Money Changes Everything

Looking high and low for the heart of travel

Nov 1, 2003
Outside Magazine

ABOVE LOS CABOS, at the tip of Mexico's Baja Peninsula, looms a steep escarpment, invisible unless you know it's there. The thing is made of money, with its summit at a nonpareil 61-room beach resort called Las Ventanas al Paraíso ("Windows to Paradise"), between the towns of Cabo San Lucas and San José del Cabo. Were the dollars spent every day at Las Ventanas piled up and burned, the brightness would be visible from space.

I have come to Los Cabos to make a touristic first descent: Following two nights at a low-season rate of $2,032 per in a Las Ventanas deluxe oceanfront suite, I will relocate some five miles eastward for two nights at Señor Mañana ("Mr. Tomorrow"), a micro-lodge in downtown San José del Cabo, where a low-season single goes for $30. Pricewise, Mr. Tomorrow isn't the bottom, but in Mexico the wise don't try to hit bottom. I will make a 98.52 percent room-rate drop in the same bold spirit of those who have skied off Mount Everest. As in all adventure that deserves the name, this is a quest for greater knowledge of reality and self. I want to meet the Cosmic Vacation Dollar and pose the big question: Does more money really buy a better time? FIRST, THE ASCENT: At the Los Cabos airport, I am greeted by the driver of a silver Las Ventanas Mercedes who hands me an icy Evian and a chilled wet towel. Las Ventanas itself, with its open-air lobby overlooking a complex of modest-scale buildings done in a tastefully stark Pueblo-Mediterranean-Aztec fusion, fails at first to overwhelm. But then I notice lavish details—the floor's amazing "rock carpet" inlays, original art, the serpentine horizonless pool doing a design dance with the searing-bright beach. The savage perfection extends to staffers, who outnumber guests five to one. In the lobby, people in earth-tone Armani-oid tropicals start assuring me what a pleasure it will be to make my stay more perfect. I swear they mean it.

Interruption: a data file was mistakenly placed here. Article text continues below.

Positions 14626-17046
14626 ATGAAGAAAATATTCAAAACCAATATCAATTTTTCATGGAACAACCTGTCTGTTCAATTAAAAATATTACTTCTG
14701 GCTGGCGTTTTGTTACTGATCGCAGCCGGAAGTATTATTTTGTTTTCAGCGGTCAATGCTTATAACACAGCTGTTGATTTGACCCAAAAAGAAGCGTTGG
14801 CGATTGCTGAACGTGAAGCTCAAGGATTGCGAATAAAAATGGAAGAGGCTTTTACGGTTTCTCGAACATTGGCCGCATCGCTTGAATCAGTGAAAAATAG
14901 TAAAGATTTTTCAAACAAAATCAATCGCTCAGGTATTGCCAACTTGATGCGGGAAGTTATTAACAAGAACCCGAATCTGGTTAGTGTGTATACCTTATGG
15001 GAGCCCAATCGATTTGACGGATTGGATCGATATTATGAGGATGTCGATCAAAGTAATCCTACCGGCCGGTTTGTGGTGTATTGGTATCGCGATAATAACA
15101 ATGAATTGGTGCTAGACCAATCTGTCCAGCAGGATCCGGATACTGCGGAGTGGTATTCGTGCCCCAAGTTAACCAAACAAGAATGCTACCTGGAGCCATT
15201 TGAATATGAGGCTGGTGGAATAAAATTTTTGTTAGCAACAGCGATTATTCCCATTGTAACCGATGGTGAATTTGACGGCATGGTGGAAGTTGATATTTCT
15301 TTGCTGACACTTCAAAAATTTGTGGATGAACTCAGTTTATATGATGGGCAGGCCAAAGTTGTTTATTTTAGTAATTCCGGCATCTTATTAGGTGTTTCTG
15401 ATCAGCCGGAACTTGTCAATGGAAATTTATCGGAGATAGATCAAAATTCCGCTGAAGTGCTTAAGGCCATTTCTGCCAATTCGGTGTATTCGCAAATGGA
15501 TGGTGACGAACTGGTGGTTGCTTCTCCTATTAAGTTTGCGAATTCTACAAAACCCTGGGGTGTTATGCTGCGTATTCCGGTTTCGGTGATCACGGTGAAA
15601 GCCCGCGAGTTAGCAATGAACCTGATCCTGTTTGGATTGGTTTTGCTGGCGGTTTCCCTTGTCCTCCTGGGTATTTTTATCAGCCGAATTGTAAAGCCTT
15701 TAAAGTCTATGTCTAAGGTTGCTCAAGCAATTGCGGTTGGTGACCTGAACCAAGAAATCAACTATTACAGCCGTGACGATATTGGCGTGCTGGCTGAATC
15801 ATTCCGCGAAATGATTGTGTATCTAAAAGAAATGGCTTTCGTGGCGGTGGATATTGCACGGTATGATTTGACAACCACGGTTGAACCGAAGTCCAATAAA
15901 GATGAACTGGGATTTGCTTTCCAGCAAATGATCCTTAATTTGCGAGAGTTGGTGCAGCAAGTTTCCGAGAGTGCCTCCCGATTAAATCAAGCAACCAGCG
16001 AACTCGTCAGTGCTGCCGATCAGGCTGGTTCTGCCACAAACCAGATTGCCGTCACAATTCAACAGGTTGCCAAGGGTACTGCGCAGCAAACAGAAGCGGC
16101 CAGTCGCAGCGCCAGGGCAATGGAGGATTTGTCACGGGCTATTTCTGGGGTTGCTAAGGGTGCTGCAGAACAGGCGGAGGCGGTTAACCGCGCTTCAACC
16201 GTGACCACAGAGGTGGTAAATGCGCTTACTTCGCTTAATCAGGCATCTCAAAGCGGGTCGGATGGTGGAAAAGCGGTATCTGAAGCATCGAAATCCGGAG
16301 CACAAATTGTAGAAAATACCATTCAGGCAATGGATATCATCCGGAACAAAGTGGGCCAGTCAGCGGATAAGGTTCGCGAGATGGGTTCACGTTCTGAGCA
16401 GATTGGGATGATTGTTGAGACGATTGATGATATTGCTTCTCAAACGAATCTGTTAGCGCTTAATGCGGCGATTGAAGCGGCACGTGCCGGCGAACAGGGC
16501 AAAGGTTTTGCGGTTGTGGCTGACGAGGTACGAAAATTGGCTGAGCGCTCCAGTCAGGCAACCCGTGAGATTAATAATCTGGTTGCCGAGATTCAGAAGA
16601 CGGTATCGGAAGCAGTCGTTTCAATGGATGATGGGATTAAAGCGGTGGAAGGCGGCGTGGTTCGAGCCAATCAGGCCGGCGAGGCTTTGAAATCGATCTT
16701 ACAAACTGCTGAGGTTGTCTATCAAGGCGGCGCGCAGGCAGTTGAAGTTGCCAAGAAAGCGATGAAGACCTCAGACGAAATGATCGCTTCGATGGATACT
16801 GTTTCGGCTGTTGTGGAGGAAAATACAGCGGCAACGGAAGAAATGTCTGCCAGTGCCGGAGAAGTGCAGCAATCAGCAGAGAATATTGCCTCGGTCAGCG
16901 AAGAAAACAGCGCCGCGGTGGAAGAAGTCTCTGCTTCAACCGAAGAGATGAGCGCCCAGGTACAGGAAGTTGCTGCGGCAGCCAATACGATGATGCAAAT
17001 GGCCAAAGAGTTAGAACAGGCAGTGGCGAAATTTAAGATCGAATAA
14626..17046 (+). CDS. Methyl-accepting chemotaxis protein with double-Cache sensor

Convention obliges the writer to jeer and throw dung, but Las Ventanas wins me over in the first hour, to the point that it seems right and proper to occupy a 1,600-square-foot suite with its own pool and whirlpools. There's tennis on the property and golf at the best local courses, and the concierge has a fat book of off-property outings—marlin fishing, shopping, kayaking, snorkeling—but there's no urge to get out and about. Even the beach is deserted, in spite of the fact that the place is 92 percent full. (I learned on check-in that it's mostly a show beach anyway, too steep at the surf line and racked by treacherous currents.)

What people seem to do at Las Ventanas is quietly loll and swim in the pools and glide around the grounds, mostly two by two. The vibe discourages approach. One of four fellow guests I meet, a honeymooner from Alabama, seems unhinged by the implosive hush. "I'm high gregarious!" he yells at me. Spa director Carole Sullivan cracks the code: This is a healing place, not Club Med.

So leave me alone, I'm healing. I run on the beach, work out in the gym, and learn the hard way how wrong it is to leave the property for a three-hour surfing lesson that's great, except I ache for the Shrine of the Pampered Me. Back at Las Ventanas I get lost in a ceviche of parrot fish and pear chunks in coconut milk and am gently buzzed because somebody saw Jennifer Aniston. Then the spa's 80-minute Seventh Heaven aromatherapy massage nukes all other delights. During this lifetime-best muscle manipulation, it comes to me in a flash how narrow and wrong it is to write off a place like this as ridiculously expensive—because it isn't that way for the ridiculously wealthy. Judge not what you do not have. Were I one of the financially blessed, feeling the need for the ultimate in grande luxe quiet and stroking, I'd be booking the next long weekend right now.

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